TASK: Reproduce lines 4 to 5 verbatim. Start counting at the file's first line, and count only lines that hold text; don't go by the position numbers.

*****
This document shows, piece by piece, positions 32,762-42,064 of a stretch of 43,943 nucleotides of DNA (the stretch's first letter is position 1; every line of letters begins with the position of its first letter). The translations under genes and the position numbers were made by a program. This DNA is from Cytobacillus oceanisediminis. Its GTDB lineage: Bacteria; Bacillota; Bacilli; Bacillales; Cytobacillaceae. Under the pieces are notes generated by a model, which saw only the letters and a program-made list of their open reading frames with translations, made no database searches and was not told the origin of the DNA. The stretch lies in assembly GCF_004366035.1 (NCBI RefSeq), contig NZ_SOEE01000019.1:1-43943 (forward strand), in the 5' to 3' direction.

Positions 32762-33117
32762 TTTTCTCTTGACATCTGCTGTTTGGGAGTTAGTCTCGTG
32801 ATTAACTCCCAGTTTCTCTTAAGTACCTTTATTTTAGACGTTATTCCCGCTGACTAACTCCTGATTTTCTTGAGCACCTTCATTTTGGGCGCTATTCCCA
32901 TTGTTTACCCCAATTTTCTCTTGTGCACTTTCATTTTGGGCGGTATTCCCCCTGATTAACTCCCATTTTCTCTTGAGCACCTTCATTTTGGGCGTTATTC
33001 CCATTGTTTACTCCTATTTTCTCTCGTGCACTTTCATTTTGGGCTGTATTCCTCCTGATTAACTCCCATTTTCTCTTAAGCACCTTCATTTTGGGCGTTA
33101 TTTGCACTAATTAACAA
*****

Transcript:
32801 ATTAACTCCCAGTTTCTCTTAAGTACCTTTATTTTAGACGTTATTCCCGCTGACTAACTCCTGATTTTCTTGAGCACCTTCATTTTGGGCGCTATTCCCA
32901 TTGTTTACCCCAATTTTCTCTTGTGCACTTTCATTTTGGGCGGTATTCCCCCTGATTAACTCCCATTTTCTCTTGAGCACCTTCATTTTGGGCGTTATTC